England has a drinking problem. Since 1990, teenage alcohol consumption has doubled. Since World War II, alcohol intake for the population as a whole has doubled, with a third of that increase occurring since just 1995. The United Kingdom has very high rates of binge and heavy drinking, with the average Brit consuming the equivalent of nearly ten liters of pure ethanol per year.
To an economist, an obvious way to discourage over-indulgence (or any indulgence) is to raise the price. Indeed, he claims these adverse consequences are the result of higher US prices. Hefernan argues that legal restrictions preventing vertical integration to eliminate double markups make the US supply chain inefficient and, thus, raise prices. But even this might be changing.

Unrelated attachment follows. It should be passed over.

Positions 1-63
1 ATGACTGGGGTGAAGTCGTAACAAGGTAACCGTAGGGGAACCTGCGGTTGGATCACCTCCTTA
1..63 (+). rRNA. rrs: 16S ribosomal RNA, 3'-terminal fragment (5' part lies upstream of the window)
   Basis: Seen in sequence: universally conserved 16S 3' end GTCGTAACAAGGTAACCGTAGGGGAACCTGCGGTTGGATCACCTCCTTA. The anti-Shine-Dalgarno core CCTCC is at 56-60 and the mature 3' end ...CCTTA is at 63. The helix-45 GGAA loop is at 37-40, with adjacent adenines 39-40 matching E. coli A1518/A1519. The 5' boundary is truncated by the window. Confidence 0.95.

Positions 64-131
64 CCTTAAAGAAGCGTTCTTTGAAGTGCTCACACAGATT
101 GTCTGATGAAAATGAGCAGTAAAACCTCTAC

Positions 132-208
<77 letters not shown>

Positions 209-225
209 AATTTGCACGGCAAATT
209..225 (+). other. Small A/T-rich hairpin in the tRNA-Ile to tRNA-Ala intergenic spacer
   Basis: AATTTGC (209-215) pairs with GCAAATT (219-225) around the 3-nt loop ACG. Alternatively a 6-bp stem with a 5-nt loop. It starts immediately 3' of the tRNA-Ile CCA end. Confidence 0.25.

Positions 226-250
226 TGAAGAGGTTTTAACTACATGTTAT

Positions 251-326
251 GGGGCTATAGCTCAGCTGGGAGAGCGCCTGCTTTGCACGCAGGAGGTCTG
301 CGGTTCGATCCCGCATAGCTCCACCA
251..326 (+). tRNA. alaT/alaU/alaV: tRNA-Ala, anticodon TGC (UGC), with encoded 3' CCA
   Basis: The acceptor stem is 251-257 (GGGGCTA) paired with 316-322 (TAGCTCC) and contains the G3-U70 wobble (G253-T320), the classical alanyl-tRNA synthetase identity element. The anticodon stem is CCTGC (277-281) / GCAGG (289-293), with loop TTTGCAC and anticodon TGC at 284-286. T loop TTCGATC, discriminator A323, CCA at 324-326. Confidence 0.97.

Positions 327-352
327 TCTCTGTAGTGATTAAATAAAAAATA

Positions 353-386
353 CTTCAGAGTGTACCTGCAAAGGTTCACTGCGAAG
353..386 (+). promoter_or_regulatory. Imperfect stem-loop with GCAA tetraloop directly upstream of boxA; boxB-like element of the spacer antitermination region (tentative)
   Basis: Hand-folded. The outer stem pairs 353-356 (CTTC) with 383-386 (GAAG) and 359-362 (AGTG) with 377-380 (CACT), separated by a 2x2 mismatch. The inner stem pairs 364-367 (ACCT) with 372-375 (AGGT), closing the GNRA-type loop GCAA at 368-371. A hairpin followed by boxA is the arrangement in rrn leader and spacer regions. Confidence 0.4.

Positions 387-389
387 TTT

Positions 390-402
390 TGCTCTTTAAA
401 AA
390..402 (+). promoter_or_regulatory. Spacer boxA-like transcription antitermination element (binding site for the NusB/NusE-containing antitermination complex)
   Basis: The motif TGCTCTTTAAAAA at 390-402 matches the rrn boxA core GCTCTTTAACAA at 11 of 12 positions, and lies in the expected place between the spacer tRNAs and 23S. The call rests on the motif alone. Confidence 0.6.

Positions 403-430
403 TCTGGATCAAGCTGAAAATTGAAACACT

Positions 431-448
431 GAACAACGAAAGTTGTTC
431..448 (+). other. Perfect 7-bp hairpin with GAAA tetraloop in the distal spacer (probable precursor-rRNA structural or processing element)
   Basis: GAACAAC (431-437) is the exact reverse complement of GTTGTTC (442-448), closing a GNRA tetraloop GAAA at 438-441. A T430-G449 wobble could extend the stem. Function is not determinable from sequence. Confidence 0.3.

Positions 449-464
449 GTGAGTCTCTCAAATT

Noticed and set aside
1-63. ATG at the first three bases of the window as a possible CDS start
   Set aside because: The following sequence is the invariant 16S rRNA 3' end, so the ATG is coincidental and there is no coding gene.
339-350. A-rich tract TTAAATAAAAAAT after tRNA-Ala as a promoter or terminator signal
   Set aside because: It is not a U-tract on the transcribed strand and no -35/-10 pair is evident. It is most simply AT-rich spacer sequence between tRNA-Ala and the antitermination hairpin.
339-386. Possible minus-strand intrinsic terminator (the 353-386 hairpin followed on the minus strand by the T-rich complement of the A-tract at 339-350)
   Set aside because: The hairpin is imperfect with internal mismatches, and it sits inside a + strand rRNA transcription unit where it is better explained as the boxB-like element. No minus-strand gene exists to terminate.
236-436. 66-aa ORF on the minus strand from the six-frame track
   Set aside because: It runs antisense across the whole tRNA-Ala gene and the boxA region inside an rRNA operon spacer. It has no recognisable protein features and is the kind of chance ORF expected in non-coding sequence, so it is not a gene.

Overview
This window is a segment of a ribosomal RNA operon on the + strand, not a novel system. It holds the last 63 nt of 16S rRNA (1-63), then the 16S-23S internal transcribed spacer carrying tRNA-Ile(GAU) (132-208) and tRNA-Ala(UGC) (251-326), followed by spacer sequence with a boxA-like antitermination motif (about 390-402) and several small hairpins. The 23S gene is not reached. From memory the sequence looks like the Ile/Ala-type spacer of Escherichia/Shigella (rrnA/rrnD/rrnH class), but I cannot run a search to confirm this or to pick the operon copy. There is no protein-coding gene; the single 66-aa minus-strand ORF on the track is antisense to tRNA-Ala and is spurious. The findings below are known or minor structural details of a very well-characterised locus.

And so, for eighty years, the kind of vertical integration seen in pre-Prohibition America has not existed in the U.S. But now, that’s beginning to change. The careful balance that has governed liquor laws in the U.S. since the repeal of Prohibition is under assault in ways few Americans are remotely aware of.
I wonder if this change could be used to determine what the cost, in terms of lost consumer surplus, is per case of alcoholism avoided.
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